Definition & Overview

Joints are the areas where the bones connect. You can liken them to hinges: without them, bones will not function properly. However, sometimes these joints, which main function is to allow movement and provide mechanical support, can become painful for a number of reasons.

Joint pains could be a telltale sign of an underlying problem. They may mean you have osteoarthritis or arthritis, gout, or even cancer. This condition is also common for people who have fibromyalgia and psoriasis, especially if it affects the elbows and knees.

Causes

There is no singular cause of joint pains. In fact, it is possible to suffer from joint pain in various parts of the body for different reasons. For example, the swelling of your knees may be due to gout while that of your shoulder can be due to dislocation.

Normally, the causes fall into the following categories:

  • Inflammation: Inflammation is another body response to underlying medical conditions. It usually occurs when white blood cells in the body attack foreign threats such as viruses or bacteria. This explains why you develop a fever when you are sick. However, there are times when these cells activate even when there is no threat. Instead, they cause damage to the other cells and tissues of the body. Inflammation is what happens when you have arthritis, lupus, fibromyalgia, or psoriasis.

  • Dislocation: Simply put, the bones and the joints are not in their proper places. This can be because of a genetic deformity, injury, or trauma.

  • Aging: As you grow old, your bones and joints start to wear, so it is possible to feel pain in these areas once in a while.

  • Effusion: Joint effusion happens when there is an abnormal amount of fluid accumulating in the joints and the surrounding tissues.

  • Uric acid is another possible cause of joint pain and it’s related to gout. This acid is the by-product of purines, which can be found in many types of food including meat. Sometimes, when your diet is high in purines, the body creates a lot of uric acid that forms crystals. These crystals can be lodged in between the joints, causing pain.

Signs and Symptoms

Joint pains are often symptoms themselves to underlying causes or diseases. That is why they always warrant a more thorough investigation.

Nevertheless, you are more likely to be suffering from joint pains when the affected area is:

  • Tender to touch
  • Red
  • Hot
  • Painful

You should also consult your doctor if you:

  • Have trouble walking or performing activities you used to do before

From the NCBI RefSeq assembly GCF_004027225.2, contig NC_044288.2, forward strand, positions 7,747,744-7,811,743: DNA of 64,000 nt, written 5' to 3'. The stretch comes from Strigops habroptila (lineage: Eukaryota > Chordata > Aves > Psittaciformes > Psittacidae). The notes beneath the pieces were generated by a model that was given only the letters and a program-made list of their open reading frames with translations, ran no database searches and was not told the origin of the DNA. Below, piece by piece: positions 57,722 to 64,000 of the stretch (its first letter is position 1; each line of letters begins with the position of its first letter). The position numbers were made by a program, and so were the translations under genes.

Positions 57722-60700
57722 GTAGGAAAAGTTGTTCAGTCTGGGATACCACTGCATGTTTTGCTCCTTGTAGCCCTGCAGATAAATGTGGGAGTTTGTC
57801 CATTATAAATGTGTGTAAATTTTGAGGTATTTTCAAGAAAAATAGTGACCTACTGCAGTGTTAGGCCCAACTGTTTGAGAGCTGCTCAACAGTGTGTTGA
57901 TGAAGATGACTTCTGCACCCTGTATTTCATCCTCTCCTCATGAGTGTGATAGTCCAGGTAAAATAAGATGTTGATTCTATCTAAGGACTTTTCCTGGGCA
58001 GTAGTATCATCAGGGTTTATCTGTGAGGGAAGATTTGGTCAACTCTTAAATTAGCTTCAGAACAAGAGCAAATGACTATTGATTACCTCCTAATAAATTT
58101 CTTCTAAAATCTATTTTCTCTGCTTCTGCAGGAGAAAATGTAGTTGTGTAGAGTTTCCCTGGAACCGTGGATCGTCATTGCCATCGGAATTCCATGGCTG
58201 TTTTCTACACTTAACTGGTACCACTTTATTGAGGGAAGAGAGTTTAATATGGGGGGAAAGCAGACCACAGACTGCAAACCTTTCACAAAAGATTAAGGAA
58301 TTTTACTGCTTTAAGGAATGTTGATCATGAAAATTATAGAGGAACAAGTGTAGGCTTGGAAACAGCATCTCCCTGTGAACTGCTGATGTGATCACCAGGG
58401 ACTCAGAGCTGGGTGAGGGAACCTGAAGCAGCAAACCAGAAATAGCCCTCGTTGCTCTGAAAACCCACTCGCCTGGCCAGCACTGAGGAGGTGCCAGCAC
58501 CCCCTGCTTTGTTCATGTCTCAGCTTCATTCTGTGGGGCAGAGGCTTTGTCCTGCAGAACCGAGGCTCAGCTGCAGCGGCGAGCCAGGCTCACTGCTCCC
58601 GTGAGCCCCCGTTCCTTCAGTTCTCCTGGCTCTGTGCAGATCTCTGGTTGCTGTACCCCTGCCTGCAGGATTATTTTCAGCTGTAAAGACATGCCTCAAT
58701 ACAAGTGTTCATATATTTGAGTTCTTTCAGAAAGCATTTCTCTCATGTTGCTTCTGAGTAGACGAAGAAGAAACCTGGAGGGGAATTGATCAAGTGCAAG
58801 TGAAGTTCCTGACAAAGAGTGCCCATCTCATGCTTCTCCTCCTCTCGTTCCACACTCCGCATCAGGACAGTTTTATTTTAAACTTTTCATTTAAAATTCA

• Meet an accident or suffer an injury
  • Have a history of injury or physical trauma
  • Belong to a family with a history of joint-related diseases such as lupus, arthritis, or psoriasis
  • Are diagnosed with a joint-related disease such as gout
  • Develop fever, chills, fatigue, rashes, among others, along with the joint pains
  • Lose some motion or develop numbness in the affected area

Diagnosis

Since joint pain may be caused by many things, there is no single method of diagnosis. Normally, though, it involves a visit to a general practitioner who will conduct a preliminary examination. You may be requested to undergo an X-ray or an image scan, depending on the affected area or the severity of the pain. If the doctor suspects that the joint pain is caused by an infection, you will be required to undergo a series of blood tests.

Depending on the results of these examinations, the doctor may refer you to a specialist, such as an orthopedic surgeon, who can further investigate your condition.

Treatment

Treatments for a joint pain can be conventional or alternative or both. You can minimize the soreness and inflammation by applying a hot compress, getting adequate rest, and reducing stress. Meanwhile, some medications are prescribed to relieve the pain, like anti-inflammatory drugs or to control the symptoms, like immune-suppressing drugs. These medications are often recommended when the pain is due to an autoimmune disease or an overactive immune system.

In some cases, surgery may be needed especially if the cause of joint pains is dislocated joint. Draining the fluid is also necessary when it is an effusion.

Resources:

  • https://www.arthritis.org
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